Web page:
It has been five years since the country graced cricket’s top table after they failed to qualify for the 50-over tournament in 2019 before the coronavirus pandemic pushed back the sprint format competition by an extra 12 months.
The 31-year-old has been able to travel the world on the franchise circuit, which is a luxury not afforded to all of his team-mates – but even the experienced batter is desperate for Ireland to again make their mark at a World Cup.
“It means a lot for me. The older you get, the more you tend to not take things for granted, especially with this five-year gap,” Stirling said from their base in Dubai during a period of quarantine.
“When I was certainly younger, we tended to play in most of the World Cups and it became almost an automatic thing where not that you took it for granted but you assumed you would hopefully get there and perform well.
“But that sort of dried up with the 10-team World Cup coming in for 2019 and then the T20 not being on for five years adds a different perspective that these things don’t happen all the time, so we need to cherish it while it is here.
“There will be a real enjoyment factor for us and playing with a youthful squad helps. It brings that little bit of youth in yourself and reminds you of why you play cricket.”
Ireland are set to play five matches before they get the tournament under way with a crunch clash against the Netherlands on October 18 in Group A of the first round.
Key fixtures with Sri Lanka and Namibia also follow with the Green and Whites eager to improve on a T20 World Cup record which is poor in contrast to their 50-over exploits. A top-two finish would see them make the next phase of this tournament for only the second time.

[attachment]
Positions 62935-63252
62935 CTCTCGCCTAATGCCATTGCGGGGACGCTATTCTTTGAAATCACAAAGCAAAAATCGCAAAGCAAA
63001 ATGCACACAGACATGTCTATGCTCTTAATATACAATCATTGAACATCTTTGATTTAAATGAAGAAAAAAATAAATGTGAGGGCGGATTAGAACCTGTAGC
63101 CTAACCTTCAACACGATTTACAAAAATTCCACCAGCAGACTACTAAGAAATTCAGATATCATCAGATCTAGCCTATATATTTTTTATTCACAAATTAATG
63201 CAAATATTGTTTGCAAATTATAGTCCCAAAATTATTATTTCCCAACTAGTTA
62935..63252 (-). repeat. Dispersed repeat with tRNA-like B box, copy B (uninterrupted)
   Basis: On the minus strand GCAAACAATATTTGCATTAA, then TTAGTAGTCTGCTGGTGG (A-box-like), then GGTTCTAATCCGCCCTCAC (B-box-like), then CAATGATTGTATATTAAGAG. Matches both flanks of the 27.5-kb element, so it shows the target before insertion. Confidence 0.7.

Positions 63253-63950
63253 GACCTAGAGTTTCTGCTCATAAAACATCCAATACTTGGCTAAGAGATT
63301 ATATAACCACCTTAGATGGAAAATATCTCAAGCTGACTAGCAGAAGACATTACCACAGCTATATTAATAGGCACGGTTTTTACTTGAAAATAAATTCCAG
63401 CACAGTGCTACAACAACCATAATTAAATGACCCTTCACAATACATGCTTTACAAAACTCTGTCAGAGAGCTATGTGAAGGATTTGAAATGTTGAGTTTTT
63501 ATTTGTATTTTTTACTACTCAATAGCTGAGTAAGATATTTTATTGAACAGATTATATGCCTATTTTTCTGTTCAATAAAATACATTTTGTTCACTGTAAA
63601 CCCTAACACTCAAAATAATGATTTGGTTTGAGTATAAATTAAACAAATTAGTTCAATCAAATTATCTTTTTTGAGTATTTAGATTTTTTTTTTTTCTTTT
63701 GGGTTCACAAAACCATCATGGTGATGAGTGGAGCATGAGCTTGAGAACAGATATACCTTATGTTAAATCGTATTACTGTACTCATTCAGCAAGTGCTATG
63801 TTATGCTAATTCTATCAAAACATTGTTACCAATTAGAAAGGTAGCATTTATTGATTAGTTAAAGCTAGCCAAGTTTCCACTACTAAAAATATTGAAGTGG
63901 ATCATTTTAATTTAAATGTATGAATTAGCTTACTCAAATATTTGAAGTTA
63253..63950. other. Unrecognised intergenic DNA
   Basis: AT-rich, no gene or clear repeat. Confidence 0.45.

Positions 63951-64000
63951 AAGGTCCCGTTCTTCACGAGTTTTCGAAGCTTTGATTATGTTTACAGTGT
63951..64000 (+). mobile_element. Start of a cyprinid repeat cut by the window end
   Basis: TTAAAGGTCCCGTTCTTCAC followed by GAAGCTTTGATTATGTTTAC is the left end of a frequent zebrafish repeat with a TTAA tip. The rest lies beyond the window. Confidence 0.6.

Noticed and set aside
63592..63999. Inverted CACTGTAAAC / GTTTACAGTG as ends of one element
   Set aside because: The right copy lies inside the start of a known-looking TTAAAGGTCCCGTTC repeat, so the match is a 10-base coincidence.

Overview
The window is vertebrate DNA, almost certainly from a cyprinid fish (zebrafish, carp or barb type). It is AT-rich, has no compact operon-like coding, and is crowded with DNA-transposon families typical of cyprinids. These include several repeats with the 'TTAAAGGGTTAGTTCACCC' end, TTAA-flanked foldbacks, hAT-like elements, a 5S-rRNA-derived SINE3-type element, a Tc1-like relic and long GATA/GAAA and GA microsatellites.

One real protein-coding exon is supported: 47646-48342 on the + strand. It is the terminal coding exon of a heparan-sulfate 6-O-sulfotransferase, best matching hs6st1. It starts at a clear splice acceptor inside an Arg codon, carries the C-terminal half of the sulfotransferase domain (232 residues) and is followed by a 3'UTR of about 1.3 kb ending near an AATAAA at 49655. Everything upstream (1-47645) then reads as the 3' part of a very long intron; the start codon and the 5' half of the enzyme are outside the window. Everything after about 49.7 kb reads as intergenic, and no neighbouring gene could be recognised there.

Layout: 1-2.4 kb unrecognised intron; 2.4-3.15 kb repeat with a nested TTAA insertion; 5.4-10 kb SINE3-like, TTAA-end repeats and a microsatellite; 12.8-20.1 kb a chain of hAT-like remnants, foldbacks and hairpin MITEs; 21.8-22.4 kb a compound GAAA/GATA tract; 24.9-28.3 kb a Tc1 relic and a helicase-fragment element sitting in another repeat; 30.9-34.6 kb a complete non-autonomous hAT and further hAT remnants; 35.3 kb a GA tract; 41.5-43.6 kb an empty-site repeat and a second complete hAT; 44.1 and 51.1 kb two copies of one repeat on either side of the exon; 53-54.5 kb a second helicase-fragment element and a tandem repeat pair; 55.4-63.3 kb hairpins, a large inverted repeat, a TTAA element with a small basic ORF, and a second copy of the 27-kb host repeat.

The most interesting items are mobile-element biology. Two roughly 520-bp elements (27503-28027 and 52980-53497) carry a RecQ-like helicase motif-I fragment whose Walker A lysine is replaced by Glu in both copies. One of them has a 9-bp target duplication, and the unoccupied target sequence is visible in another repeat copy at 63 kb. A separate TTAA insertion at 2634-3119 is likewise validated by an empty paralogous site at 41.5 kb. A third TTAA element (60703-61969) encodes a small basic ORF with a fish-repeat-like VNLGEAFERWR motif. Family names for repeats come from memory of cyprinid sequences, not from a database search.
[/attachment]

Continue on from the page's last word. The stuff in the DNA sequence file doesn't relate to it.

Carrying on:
Stirling added: “It is probably the most youthful squad I have played in or been with in recent times. There is really exciting talent there and they just need the opportunity to show it on the world stage.
“I am sure everybody is excited to show what they have got. We are lucky we have Gareth Delaney back from injury. He strikes a clean ball and played for Leicestershire last summer in the Blast.
“And Josh Little has been performing so well. Josh has been bowling 90mph, left-arm seam and was starting to swing it in the Zimbabwe series, so he is a pretty special talent. Hopefully we see the best of them and the world does because at their best and prepared properly, they can mix it with the best.”
A lot may rest on the shoulders of Stirling, who is Ireland’s leading run scorer in both white-ball formats and recently hit a maiden IT20 century against Zimbabwe.
He also helped Southern Brave clinch victory in The Hundred in August with a match-winning 61 in the final, and ahead of his eighth appearance at a World Cup, the motivation remains the same for the Belfast opener.
“It would be a success if we made it through to the next round and competed in the second round of a World Cup again,” Stirling insisted.
“If we get there it would just be great for the country. You know how much publicity it would be back home and cricket would be in the headlines again so young kids might see that and think ‘that is the way I want to go’.
“Those things are important to us as a team. Hopefully we can get there. We are not trying to put too much pressure on our shoulders because we have a young squad and whatever happens I think we will be better for it.”